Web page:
“I’ve been called many things in my life. A very memorable thing I’ve been called is being called a ‘Dalai Lama cabal’ by the Chinese government, and I wear that title with pride” recalled Nobel Laureate, Jody Williams. Ms. Williams is most well known for her service in banning anti-personnel landmines, and she has met His Holiness many times through human rights-oriented events. Ms. Williams recounted how inspiring His Holiness’s strength of leadership in the Middle Way Approach and for the rest of the world.
Taiwan Ambassador Bi-Khim Hsiao explained how many Taiwanese peoples study His Holiness’s teachings and stated that she was no exception to that phenomenon. The Ambassador’s first encounter with Holiness was when she became the interpreter between His Holiness and the President of Taiwan many years ago. Ambassador Hsiao had founded the bipartisan Friends of Tibet Caucus and reported that the caucus continues to be an active group. The Ambassador concluded her speech, “We must never take for granted our freedoms and ways of life” and expressed solidarity with those without basic rights.
Member of the Canadian Parliament Tim Uppal stated that many Canadians look up to His Holiness and expressed pride that His Holiness has special Canadian citizenship — His Holiness was the third person to be awarded the honorary citizenship during its enactment. When MP Uppal was the Minister of Culturalism, he had the opportunity to spend time with His Holiness, and MP Uppal stated that it was a memorable event that he still recalls to his own children.
Senior Fellow Dr. Adrian Zenz, a leading scholar of the Xinjiang and Tibet human rights repression, highlighted the co-developed repression between Uyghurs and Tibetans under the Chinese Communist Party rule. Dr. Zenz expertly explained the concerning rise in techno-authoritarianism in China by which ethnic minorities are under increasing surveillance. Also to be of concern, Dr. Zenz reported that Chinese state media have recently announced militarized vocational training programs for Tibetans, a scheme that would negatively impact religion and other human rights of Tibetans. Dr. Zenz also explained the underreported policy of the CCP that would force Tibetan nomads to give up their herds in exchange for shares in state-run entities, entities that would perform their own farming activities. Coupled with the quota mandates, the recent surge in Tibetan oppression could lead to Tibetans being deported outside of their counties, and perhaps outside of Tibet, for their forced labor. Overall, these “poverty-alleviation” developments will profoundly affect Tibetans’ grasp of their spirituality. Dr. Zenz pledged to continue to study the situation of Tibet.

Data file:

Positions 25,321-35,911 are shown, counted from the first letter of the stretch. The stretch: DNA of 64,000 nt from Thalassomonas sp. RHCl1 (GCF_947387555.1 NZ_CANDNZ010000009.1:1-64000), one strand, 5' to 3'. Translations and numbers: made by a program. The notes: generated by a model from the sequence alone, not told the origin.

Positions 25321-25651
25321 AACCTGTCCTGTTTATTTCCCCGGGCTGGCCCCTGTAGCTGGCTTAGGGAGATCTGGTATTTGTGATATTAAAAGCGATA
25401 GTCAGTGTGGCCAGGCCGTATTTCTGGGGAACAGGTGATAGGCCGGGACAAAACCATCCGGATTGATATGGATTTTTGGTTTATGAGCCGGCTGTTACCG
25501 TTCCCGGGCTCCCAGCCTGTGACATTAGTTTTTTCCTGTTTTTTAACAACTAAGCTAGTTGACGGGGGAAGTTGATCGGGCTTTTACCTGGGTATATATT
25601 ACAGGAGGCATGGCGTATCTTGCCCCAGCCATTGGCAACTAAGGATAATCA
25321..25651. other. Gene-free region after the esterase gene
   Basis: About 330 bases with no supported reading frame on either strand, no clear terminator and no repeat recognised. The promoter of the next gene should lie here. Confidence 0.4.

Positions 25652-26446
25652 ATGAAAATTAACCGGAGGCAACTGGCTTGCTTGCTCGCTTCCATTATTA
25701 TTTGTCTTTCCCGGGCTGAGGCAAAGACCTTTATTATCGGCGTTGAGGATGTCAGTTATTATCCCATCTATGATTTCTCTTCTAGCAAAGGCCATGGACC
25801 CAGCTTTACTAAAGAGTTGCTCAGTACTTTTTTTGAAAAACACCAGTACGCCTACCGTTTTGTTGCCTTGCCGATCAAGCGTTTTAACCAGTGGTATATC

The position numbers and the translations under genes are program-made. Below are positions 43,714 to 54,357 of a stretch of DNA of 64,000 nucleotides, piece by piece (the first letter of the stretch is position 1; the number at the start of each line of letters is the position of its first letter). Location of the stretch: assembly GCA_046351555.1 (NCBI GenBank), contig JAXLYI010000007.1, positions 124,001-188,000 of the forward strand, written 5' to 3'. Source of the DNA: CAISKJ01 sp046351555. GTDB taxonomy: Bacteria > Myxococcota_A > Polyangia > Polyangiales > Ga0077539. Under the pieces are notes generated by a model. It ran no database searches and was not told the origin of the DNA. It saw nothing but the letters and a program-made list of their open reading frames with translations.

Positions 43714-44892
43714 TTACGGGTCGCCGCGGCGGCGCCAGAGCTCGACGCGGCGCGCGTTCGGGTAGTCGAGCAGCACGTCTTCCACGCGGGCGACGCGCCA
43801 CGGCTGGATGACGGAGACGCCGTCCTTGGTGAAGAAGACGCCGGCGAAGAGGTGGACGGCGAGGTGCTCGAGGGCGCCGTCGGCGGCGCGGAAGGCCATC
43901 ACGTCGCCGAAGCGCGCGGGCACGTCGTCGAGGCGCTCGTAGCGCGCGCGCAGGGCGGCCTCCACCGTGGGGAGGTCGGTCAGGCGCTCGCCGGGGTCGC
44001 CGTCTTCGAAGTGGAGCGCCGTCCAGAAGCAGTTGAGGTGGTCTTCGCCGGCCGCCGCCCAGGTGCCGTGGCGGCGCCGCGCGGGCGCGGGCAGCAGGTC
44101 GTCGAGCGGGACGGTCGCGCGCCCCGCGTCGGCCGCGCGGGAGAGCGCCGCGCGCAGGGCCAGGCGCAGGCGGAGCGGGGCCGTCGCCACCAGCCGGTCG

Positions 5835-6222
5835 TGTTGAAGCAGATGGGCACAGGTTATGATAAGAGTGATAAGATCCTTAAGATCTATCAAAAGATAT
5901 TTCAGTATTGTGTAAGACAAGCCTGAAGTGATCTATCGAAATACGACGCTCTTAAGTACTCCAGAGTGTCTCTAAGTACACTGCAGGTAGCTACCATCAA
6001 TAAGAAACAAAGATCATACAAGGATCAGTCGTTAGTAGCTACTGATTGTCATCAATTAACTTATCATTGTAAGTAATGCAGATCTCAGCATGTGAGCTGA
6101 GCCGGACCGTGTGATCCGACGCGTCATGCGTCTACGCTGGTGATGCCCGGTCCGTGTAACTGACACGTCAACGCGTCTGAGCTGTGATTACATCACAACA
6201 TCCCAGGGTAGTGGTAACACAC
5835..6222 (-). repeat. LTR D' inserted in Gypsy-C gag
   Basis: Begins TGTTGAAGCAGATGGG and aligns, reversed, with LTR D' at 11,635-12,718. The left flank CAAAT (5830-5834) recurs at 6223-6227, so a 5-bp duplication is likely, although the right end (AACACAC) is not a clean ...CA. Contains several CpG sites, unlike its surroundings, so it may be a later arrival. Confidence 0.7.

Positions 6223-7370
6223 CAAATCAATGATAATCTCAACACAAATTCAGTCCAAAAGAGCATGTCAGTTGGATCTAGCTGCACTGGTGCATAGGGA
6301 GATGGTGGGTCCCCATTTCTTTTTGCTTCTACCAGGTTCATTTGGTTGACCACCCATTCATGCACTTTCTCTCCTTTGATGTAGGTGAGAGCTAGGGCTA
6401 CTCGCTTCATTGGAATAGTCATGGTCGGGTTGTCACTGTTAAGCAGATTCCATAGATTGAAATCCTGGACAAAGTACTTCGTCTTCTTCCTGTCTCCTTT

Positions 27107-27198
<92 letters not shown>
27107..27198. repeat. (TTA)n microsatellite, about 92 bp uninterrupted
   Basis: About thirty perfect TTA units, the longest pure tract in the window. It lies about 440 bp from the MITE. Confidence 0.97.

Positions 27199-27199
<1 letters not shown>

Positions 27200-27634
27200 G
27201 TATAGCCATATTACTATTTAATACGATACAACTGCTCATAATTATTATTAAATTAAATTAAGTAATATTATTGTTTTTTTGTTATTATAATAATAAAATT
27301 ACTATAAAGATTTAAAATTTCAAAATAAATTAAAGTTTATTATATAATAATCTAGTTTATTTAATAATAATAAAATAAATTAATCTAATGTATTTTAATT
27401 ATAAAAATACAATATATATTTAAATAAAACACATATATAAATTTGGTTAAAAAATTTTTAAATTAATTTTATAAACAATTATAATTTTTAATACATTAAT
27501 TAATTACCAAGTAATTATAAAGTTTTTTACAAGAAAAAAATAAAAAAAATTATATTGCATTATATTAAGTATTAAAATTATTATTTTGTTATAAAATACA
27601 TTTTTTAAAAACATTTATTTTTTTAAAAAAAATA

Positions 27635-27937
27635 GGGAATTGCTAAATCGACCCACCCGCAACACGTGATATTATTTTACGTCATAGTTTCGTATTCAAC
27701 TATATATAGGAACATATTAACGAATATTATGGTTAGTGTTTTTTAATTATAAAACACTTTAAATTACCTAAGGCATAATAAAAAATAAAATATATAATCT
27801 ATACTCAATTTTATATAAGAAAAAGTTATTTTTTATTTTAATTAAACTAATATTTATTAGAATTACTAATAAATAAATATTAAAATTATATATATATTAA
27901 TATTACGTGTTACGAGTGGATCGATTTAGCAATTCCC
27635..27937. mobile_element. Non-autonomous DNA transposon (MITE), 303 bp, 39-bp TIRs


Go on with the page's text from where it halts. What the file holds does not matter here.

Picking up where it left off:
Representative Tsering thanked the participants and spoke at length about the importance of celebrating His Holiness, “The award of the Nobel Peace Prize to His Holiness has been a source of tremendous pride and joy for the Tibetan people. He has been recognized around the world as a symbol of peace, a man of compassion, and a selfless leader who is universally revered by all. Tibetan community takes pride and feels grateful that even with a tiny population of six million, we are to be able to offer to the world a Nobel Laureate and visionary leader.” And he went on to make it clear that the event has traditionally been done in-person, but that has been inhibited because of the Wuhan-originated pandemic.
Secretary Tashi Dhondup ended the event with a vote of thanks to the speakers and His Holiness.
The virtual celebration was participated by the newly appointed Special Coordinator for Tibetan issues, President Dr. Sangay, Congressman McGovern, and Congressman Levin, MP Tim Uppal, Nobel Laureate Jody Williams, Taiwan Ambassador Hsiao, Senior Research Fellow Dr. Adrian Zenz.
-Filed by OOT, Washington